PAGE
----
In this protest and demand, of course, there is nothing but a hollow sound of words—the empty babbling of men who constantly mistake their mere feelings for thoughts.  The truth is that criticism, if it were thus confined to the proposing of alternative schemes, would quickly cease to have any force or utility at all, for in the overwhelming majority of instances no alternative scheme of any intelligibility is imaginable, and the whole object of the critical process is to demonstrate it.  The poet, if the victim is a poet, is simply one as bare of gifts as a herring is of fur: no conceivable suggestion will ever make him write actual poetry.  The cancer cure, if one turns to popular swindles, is wholly and absolutely without merit—and the fact that medicine offers us no better cure does not dilute its bogusness in the slightest.  And the plan of reform, in politics, sociology or whatnot, is simply beyond the pale of reason; no change in it or improvement of it will ever make it achieve the downright impossible.  Here, precisely, is what is the matter with most of the notions that go floating about the country, particularly in the field of government reform. The trouble with them is not only that they won't and don't work; the trouble with them, more importantly, is that the thing they propose to accomplish is intrinsically, or at all events most probably, beyond accomplishment.  That is to say, the problem they are ostensibly designed to solve is a problem that is insoluble.  To tackle them with a proof of insolubility, or even with a colorable argument of it, is sound criticism; to tackle them with another solution that is quite as bad, or even worse, is to pick the pocket of one knocked down by an automobile.

Remnants of hope by jonathan mcintosh

So, as we trundle along in our troubled age, or in any age, we may not be any happier for it, but the best and most clear-eyed policy must be to break the false connection between Hope and Expectation.  Hope, for all that it may comfort us, ofttimes must be consigned to the land of dreamy dreams, while expectations should recognize what can be rather than what we merely wish to be.  

Or, as Mel Brooks advised in The Twelve Chairs, "Hope for the best, expect the worst."

Don't forget to vote, citizens, and try to remind those that you elect that what they cannot in fact make better—a vastly broader category than the typical politician, or typical constituent, is typically prepared to recognize—is probably best left alone.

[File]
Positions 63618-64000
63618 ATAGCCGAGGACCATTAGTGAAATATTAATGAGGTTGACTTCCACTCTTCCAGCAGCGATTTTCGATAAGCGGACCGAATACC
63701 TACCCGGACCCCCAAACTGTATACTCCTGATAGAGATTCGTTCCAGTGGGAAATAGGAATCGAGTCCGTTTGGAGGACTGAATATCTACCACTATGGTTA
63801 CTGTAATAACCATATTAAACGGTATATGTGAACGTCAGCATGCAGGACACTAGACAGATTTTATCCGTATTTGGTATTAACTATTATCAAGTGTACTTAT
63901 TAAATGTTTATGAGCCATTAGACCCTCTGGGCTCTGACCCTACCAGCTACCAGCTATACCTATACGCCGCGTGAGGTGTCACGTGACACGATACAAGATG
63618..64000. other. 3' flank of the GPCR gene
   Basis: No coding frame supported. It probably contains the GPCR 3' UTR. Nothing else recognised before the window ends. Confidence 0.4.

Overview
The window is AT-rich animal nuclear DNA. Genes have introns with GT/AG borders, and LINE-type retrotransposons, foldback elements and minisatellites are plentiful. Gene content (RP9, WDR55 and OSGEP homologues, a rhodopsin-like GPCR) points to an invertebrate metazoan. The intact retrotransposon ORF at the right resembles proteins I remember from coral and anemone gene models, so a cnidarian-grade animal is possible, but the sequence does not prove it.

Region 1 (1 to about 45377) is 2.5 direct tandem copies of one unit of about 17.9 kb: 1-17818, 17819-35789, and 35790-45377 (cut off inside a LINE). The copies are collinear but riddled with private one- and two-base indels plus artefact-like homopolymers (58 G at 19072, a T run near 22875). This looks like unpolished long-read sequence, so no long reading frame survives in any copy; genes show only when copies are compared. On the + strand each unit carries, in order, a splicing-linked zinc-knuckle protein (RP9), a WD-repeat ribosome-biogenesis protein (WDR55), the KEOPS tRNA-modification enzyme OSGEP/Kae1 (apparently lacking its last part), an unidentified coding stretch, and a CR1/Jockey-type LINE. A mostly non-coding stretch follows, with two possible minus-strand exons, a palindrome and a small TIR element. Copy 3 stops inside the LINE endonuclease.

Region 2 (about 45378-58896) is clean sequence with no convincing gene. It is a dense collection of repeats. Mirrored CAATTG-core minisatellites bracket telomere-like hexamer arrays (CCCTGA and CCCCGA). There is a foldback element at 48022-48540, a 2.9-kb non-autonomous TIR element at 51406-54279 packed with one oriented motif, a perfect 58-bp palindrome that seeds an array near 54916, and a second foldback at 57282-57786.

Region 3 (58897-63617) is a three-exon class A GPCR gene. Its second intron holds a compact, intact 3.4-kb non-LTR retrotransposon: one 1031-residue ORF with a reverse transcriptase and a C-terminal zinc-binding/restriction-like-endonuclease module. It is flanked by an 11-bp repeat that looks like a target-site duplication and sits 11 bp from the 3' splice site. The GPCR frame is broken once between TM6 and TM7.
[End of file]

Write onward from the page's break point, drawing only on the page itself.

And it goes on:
Video: The Who, at the Cow Palace, San Francisco, Nov. 20, 1973, seemingly from the archives of Bill Graham Productions.  As a bonus, here is audio of the song from the band's show in Maryland sixteen days later—my 18th birthday, as it happens.

Photo: "Remnants of Hope" by Flickr user jonathan mcintosh, used under Creative Commons license.



As with so many other good things, I have come late to the writings of H. L. Mencken.  I have long known of him by reputation, of course, and have often relished his acid-drenched remarks when quoted by others.  I have been known to refer to the "booboisie", or to quote/misquote Mencken's definition of Puritanism, but I had not ever read him in any depth.  

I am remedying that omission now, reading through the Library of America's new 2-volume edition of  Prejudices: The Complete Series.  The six series of Prejudices, published from 1919 to 1927, collected Mencken's essays on the full range of political, literary and cultural issues of the day. As his title suggest, Mencken was one for taking a stand as his own and stating it without equivocation, for the benefit of whoever was equipped to take it in and assess it.   His contempt for those who were not so equipped was on full display in the Prejudices, as was his loathing for all those who would impose their own sentimental prejudices on others by force.  Mencken had no place for overweening self-importance in the powerful, even as he had no particular place for the thought-free "boobs" and rubes who were most frequently the targets of the powerful.